September 2011 Archives

I pay a lot of attention to teacher evaluation in this country, and it seems that the issue grows in urgency every day. Yet I have to stop and ask: How much can we expect teacher evaluation to accomplish? There's no one I respect more as an authority on the teaching profession than Linda Darling-Hammond, so it was with great interest that I saw this brief for policymakers on WaPo's Answer Sheet blog. The brief, titled "Getting Teacher Evaluation Right," was created in collaboration with Jesse Rothstein and other experts. It's a great take on value-added and other salient issues—I...


Right now, teacher education varies tremendously within the US. Nearly all teacher training and certification programs are housed in colleges and universities, where they are widely regarded as "cash cows"—easy to get into, and profitable for their institutions. Some of these programs are excellent, many are fair to middling, and some are very poor. We have the kind of variation you'd expect in a country this big, with as decentralized an education system as we have. It is our way. We are also a fairly entrepreneurial country, which contributes to our resistance to a top-down nationalized education system. We like...


It will be very difficult to raise the status of the education profession if our goal isn't to have an education system that's on par with the best in the world. At present, our school districts merely have to compete with each other for talent, so the profession isn't very competitive compared with other career options for the bright and driven. Many still choose it, but not in the numbers we see in Finland and Singapore, which have national "top-third" teacher recruitment strategies. If teacher salaries and status are going to increase, it's going to be due to a large-scale ...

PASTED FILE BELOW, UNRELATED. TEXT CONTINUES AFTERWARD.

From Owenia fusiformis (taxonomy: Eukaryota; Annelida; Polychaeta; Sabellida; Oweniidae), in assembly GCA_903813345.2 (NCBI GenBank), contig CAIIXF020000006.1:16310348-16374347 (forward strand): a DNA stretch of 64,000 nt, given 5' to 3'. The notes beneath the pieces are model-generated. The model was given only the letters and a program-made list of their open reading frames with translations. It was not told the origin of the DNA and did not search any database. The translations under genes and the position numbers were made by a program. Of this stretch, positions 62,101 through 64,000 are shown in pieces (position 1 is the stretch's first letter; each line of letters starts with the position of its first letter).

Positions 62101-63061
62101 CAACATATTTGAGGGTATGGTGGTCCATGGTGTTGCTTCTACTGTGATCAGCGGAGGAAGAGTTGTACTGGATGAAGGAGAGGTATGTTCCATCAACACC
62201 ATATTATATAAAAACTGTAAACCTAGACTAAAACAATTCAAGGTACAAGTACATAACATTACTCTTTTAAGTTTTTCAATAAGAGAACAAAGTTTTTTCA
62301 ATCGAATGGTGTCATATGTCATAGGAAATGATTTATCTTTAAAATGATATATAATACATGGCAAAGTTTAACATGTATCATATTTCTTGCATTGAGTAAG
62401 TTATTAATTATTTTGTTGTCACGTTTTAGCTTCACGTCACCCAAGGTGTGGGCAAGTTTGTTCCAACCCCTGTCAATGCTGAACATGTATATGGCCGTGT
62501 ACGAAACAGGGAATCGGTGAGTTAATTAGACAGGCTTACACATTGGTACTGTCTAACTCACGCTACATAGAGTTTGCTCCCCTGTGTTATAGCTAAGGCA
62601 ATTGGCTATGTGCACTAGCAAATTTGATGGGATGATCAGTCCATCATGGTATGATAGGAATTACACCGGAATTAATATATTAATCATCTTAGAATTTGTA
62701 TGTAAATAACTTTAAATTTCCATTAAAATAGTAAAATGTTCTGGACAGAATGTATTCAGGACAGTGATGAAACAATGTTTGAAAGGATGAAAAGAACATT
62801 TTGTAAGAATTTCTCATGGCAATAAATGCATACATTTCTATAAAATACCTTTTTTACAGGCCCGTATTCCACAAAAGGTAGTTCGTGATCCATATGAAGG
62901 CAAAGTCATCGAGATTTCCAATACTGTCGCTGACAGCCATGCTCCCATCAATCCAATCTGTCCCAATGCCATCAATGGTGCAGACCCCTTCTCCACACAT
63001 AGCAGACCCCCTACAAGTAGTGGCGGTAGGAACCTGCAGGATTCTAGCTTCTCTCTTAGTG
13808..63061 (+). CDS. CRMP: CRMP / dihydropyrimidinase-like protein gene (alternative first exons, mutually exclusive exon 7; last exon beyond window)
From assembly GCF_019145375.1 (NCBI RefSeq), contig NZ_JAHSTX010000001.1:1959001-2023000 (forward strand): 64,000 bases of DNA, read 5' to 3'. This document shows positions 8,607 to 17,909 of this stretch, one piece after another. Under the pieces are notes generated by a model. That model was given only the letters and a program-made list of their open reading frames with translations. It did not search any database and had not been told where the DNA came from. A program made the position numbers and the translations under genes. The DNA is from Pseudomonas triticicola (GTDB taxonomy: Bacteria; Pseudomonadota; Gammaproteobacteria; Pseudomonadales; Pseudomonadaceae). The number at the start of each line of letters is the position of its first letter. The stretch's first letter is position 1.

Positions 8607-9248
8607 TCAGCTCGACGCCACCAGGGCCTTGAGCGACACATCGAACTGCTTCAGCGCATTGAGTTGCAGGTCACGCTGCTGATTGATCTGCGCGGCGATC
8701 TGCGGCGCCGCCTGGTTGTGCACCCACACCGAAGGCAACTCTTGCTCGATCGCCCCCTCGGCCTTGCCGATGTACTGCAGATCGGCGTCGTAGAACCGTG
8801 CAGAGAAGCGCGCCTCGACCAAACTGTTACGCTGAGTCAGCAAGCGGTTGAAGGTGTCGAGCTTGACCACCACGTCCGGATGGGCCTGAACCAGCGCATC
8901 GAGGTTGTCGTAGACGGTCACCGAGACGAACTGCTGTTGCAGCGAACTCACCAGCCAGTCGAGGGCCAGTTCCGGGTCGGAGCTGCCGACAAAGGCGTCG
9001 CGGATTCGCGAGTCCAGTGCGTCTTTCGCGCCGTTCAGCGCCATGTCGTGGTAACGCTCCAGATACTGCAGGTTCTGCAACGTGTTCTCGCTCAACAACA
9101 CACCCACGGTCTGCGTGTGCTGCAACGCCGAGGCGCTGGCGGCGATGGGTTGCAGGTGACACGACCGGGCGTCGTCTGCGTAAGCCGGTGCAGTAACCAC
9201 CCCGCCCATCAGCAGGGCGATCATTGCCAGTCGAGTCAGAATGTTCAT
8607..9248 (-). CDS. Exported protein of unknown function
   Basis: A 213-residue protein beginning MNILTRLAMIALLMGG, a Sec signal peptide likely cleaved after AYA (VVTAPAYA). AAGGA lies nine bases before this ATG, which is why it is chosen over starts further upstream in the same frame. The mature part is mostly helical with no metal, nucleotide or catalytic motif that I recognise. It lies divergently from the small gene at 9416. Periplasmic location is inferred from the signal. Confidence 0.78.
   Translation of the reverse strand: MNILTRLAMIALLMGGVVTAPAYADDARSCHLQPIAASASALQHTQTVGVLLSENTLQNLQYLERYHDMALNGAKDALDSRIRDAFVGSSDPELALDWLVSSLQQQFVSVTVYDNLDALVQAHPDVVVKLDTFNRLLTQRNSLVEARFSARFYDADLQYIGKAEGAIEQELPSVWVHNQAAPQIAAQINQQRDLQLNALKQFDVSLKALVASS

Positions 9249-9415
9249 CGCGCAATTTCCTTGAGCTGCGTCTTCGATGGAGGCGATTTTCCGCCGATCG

In a Sunday WaPo op-ed, Jay Mathews suggests that the Common Core State Standards Initiative is doomed to failure, and isn't a good idea anyway: Such specific standards stifle creativity and conflict with a two-century American preference for local decision-making about schools. The decentralized nature of our education system is the least of our problems. We should focus on better teaching methods and better training of teachers, as well as school structures that help educators work more as teams. Those teachers could then employ whatever methods and standards make sense. Wait, so Mathews is saying that multi-state standards stifle creativity, ...


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